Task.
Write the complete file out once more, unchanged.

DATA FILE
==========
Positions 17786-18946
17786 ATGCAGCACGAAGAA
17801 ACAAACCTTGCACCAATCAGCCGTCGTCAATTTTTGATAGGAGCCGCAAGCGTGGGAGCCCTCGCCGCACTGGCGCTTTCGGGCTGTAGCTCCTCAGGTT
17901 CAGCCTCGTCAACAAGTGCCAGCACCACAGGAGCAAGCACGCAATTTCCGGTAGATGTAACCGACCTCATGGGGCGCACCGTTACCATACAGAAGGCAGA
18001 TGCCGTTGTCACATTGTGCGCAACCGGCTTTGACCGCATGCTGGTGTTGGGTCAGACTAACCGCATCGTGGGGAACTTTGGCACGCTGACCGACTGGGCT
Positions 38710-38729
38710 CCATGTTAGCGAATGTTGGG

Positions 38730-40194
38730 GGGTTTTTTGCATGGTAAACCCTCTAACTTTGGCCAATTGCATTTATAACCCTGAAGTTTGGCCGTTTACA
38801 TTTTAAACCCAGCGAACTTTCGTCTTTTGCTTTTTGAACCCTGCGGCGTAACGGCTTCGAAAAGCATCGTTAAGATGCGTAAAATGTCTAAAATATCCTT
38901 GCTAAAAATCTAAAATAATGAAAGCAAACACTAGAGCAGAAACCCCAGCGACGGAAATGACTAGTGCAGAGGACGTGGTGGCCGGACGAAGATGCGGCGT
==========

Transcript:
Positions 17786-18946
17786 ATGCAGCACGAAGAA
17801 ACAAACCTTGCACCAATCAGCCGTCGTCAATTTTTGATAGGAGCCGCAAGCGTGGGAGCCCTCGCCGCACTGGCGCTTTCGGGCTGTAGCTCCTCAGGTT
17901 CAGCCTCGTCAACAAGTGCCAGCACCACAGGAGCAAGCACGCAATTTCCGGTAGATGTAACCGACCTCATGGGGCGCACCGTTACCATACAGAAGGCAGA
18001 TGCCGTTGTCACATTGTGCGCAACCGGCTTTGACCGCATGCTGGTGTTGGGTCAGACTAACCGCATCGTGGGGAACTTTGGCACGCTGACCGACTGGGCT
Positions 38710-38729
38710 CCATGTTAGCGAATGTTGGG

Positions 38730-40194
38730 GGGTTTTTTGCATGGTAAACCCTCTAACTTTGGCCAATTGCATTTATAACCCTGAAGTTTGGCCGTTTACA
38801 TTTTAAACCCAGCGAACTTTCGTCTTTTGCTTTTTGAACCCTGCGGCGTAACGGCTTCGAAAAGCATCGTTAAGATGCGTAAAATGTCTAAAATATCCTT
38901 GCTAAAAATCTAAAATAATGAAAGCAAACACTAGAGCAGAAACCCCAGCGACGGAAATGACTAGTGCAGAGGACGTGGTGGCCGGACGAAGATGCGGCGT